Six tips to fix a finger that won’t bend
Have you ever had a finger that wouldn’t bend or grip properly? Has it gotten worse over time? Think you might have the beginning stages of arthritis? Read on!
My client Bill was ready to have surgery to fix his finger that wouldn’t grip his golf club. It was messing up his swing and he was getting frustrated. I suggested he try a hand clinic first to see if there were any non-surgical solutions. He took me up on my suggestion, and then I invited myself along on one of his appointments to see exactly what they were doing to help….because it was getting better!
Here are the main treatments they subjected his finger to:
1 – Ultrasound
to warm up the individual joints of the finger.
If you don’t have an ultrasound machine handy, that’s okay. Try some of the other techniques below.
2. – A machine called Fluido
Here he is inserting his hands into a super interesting machine called a “Fluido”.
The Fluido uses heated air circulating -believe it or not-ground corn husk. It was created by an engineer whose daughter broke her arm. He wanted a way for her to rehab her arm in a warm dry heat environment. And when I tried to find more about this machine, it was no wonder when I found that the medication assisted treatment near me also used the same method.
The engineer started with warm air blowing glass beads around, but those hurt! By process of elimination he discovered corn was the least allergic and it has the added benefit of holding heat without moisture. This creates convection heat rather than using something like paraffin or rice which create moist heat. Moist heat and inflammation are often not a good mix, according to Bill’s Occupational Therapist or OT. Therefore, if you are struggling with inflammation consider your heat source. On the other hand, try adding heat to your digits if you want to increase your range as you work on movement.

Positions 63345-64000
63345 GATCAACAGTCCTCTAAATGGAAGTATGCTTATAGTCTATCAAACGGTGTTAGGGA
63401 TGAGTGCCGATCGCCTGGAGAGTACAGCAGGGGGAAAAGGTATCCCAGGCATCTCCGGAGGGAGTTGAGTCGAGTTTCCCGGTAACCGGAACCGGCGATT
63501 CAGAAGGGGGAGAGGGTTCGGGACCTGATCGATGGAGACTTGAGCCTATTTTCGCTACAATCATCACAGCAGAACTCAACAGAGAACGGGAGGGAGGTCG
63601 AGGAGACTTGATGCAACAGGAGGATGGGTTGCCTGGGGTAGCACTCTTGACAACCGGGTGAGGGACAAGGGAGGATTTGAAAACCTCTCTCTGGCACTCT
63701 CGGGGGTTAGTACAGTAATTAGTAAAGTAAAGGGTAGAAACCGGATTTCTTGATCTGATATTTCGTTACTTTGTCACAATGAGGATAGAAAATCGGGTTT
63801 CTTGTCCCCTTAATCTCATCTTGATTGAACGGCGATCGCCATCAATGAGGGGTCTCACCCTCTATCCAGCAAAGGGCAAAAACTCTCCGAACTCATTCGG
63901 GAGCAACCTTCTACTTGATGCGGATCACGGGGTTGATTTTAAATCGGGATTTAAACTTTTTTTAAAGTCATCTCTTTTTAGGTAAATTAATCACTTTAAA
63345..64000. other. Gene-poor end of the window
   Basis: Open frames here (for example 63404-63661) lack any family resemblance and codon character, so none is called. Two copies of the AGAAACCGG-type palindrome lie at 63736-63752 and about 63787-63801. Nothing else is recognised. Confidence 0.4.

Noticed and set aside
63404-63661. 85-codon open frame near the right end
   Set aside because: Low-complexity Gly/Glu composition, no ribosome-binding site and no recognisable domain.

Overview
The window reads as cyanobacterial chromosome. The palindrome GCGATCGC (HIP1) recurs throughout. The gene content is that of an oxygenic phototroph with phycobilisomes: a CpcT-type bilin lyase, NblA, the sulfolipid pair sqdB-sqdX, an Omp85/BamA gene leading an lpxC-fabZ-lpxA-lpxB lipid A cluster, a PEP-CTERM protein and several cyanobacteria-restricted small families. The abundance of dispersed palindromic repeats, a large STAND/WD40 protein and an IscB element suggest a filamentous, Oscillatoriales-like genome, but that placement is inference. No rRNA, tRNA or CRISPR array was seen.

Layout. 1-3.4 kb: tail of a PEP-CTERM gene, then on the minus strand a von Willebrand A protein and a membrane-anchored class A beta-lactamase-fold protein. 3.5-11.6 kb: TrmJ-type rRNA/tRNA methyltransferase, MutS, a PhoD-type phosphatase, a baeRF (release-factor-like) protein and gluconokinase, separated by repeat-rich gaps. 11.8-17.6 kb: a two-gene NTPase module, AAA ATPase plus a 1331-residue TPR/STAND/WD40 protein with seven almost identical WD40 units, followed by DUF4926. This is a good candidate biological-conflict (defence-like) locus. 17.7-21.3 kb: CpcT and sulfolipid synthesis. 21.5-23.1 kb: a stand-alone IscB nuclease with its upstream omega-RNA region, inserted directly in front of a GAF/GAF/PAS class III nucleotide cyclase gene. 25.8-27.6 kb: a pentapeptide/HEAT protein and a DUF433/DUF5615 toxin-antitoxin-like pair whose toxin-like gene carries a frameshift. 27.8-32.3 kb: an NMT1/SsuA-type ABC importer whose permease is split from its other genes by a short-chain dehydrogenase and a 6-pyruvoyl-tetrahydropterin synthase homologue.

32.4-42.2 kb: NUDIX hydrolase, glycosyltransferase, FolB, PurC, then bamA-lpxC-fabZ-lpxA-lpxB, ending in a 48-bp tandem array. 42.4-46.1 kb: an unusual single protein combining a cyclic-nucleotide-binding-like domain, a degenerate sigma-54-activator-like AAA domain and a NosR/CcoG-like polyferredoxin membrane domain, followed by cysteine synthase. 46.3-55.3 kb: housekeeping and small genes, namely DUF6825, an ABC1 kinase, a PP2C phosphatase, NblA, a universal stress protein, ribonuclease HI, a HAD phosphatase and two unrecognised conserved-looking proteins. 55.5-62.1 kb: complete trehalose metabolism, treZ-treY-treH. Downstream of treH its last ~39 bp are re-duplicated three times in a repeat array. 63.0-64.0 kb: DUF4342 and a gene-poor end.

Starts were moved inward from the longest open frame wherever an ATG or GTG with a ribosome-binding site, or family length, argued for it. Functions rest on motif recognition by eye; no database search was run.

His job was to do his finger exercises in the Fluido in a ten minute timeframe.
Here is an example of the exercises he did while in the Fluido. They were posted on the wall for reference.
Very fancy and complicated? No, really just taking the fingers and hand through its full range of motion. Easily done at home!
3 – Massage Therapy
Here is his OT using massage to loosen up the forearms. Turns out hands have lots of tendons that originate from muscles in the forearm. Finger tightness? Look up the chain and dig into the forearms!
4 – Ligament massage
Here was the painful part: the small circular massage of the ligaments on the sides of each of the knuckles. She started with her fingers, but moved on to the rubber tipped dowel with lotion. I should have taken a photo of his facial expression. It was contorted most of the time.
5 – Put a brace on it
Bill wears a small handmade brace to straighten his fingers at night because the OT told him time and gentle pressure will change the collagen to straighten the finger out. This is good news….and you can fashion popsicle sticks to create your own.
6 – Pull your finger!
The final tip, which might elicit a giggle or reminds you of something your grandfather might have asked you to do:
Pull your finger!
One pop is good. If there isn’t swelling or pain, you aren’t causing tissue damage.
There are your top six tips to help your not-so-bendy or arthritic digits. Try these on fingers or toes- both could probably use some love. Let me know how you liked the strategies in the comments below, and happy gripping to you!
I found this information useful as it backs up what I have read to date on measures to treat finger pain which I have in a big way on my right hand in particular.What is your opinion on taking COLLAGEN supplements in pill form and of collagen type 2 which I have been led to believe is the most beneficial when endeavoring to treat joint pain ? Any and all information/suggestions you have on the treatment of beneficial exercises for and beneficial foods or supplements to take in order to treat this sort of condition would be greatly appreciated.
Hi John! Thank you for writing! I really like collagen, and the other thing you need to take into consideration when treating the hand or wrist or elbow is the shoulder that those joints connect to. Take a good look at the position of the shoulder. Does the seam on your t-shirt bisect the ball of the shoulder? When you look in the mirror do you see the backs of the hands facing the mirror, or are you looking at the thumb and side of the pointer finger hanging on the side of your hip? Your fingers/wrist/hand/elbow will benefit greatly from an advantageous shoulder position. What does it look like?